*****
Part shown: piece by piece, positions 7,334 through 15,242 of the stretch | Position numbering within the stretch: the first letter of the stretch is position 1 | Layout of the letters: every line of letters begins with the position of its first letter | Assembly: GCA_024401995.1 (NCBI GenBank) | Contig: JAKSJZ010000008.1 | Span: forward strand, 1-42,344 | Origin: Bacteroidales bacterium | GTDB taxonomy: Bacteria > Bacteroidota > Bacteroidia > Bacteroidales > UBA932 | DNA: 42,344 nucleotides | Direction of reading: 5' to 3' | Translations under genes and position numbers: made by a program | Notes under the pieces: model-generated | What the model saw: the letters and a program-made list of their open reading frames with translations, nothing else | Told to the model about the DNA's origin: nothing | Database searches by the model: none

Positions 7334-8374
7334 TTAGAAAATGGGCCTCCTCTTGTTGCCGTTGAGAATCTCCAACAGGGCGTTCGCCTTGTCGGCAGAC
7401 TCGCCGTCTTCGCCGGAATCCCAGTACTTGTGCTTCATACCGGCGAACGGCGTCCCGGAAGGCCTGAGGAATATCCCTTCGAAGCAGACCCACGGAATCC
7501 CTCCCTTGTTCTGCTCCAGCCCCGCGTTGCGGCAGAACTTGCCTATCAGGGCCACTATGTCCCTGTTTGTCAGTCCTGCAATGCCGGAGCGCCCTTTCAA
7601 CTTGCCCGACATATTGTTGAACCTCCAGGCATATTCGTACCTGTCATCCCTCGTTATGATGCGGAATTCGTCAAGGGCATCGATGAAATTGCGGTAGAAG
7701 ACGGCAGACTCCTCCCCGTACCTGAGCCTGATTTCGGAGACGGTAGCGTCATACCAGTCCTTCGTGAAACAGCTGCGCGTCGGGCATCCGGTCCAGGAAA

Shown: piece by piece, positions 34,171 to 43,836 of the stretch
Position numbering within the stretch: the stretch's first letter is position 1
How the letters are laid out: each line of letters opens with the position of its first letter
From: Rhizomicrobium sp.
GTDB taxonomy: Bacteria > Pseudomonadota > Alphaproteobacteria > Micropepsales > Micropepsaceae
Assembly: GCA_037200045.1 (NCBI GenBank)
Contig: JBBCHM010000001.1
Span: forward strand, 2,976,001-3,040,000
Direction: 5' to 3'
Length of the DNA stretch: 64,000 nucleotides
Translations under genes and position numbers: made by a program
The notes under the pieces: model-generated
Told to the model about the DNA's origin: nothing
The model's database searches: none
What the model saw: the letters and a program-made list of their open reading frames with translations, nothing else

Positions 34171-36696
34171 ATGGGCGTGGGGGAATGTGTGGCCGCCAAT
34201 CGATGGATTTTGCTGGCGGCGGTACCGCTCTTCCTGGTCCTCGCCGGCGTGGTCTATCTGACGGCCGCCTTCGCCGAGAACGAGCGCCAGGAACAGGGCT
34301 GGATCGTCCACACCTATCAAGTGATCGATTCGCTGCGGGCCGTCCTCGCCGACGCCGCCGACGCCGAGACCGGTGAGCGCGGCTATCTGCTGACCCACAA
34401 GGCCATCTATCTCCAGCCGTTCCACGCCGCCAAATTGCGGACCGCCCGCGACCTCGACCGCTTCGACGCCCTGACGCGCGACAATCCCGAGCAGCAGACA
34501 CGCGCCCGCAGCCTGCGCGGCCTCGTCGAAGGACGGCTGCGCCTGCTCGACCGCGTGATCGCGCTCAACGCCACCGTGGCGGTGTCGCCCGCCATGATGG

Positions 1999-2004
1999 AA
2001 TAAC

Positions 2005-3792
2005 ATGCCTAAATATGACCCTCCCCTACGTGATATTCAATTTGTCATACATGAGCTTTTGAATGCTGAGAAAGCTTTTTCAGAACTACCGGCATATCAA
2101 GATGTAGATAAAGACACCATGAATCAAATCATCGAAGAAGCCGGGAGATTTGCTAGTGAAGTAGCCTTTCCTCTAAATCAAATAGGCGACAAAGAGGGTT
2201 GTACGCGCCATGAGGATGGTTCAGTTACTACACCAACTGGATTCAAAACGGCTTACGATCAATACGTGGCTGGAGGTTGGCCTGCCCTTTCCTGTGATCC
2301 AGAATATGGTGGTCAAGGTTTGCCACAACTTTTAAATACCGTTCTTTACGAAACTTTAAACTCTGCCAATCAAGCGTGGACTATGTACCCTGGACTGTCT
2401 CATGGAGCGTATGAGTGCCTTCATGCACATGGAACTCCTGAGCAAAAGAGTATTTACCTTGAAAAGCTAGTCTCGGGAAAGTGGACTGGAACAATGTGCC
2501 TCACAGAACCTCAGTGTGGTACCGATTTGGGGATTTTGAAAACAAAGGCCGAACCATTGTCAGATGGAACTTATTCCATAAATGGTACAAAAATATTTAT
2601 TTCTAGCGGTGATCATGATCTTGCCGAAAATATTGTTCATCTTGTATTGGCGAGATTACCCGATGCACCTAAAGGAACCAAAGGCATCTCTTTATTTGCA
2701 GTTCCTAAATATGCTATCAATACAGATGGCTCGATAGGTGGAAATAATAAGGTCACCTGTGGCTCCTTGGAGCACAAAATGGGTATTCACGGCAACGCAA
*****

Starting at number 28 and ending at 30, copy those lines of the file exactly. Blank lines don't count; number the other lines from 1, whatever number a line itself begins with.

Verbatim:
34501 CGCGCCCGCAGCCTGCGCGGCCTCGTCGAAGGACGGCTGCGCCTGCTCGACCGCGTGATCGCGCTCAACGCCACCGTGGCGGTGTCGCCCGCCATGATGG

Positions 1999-2004
1999 AA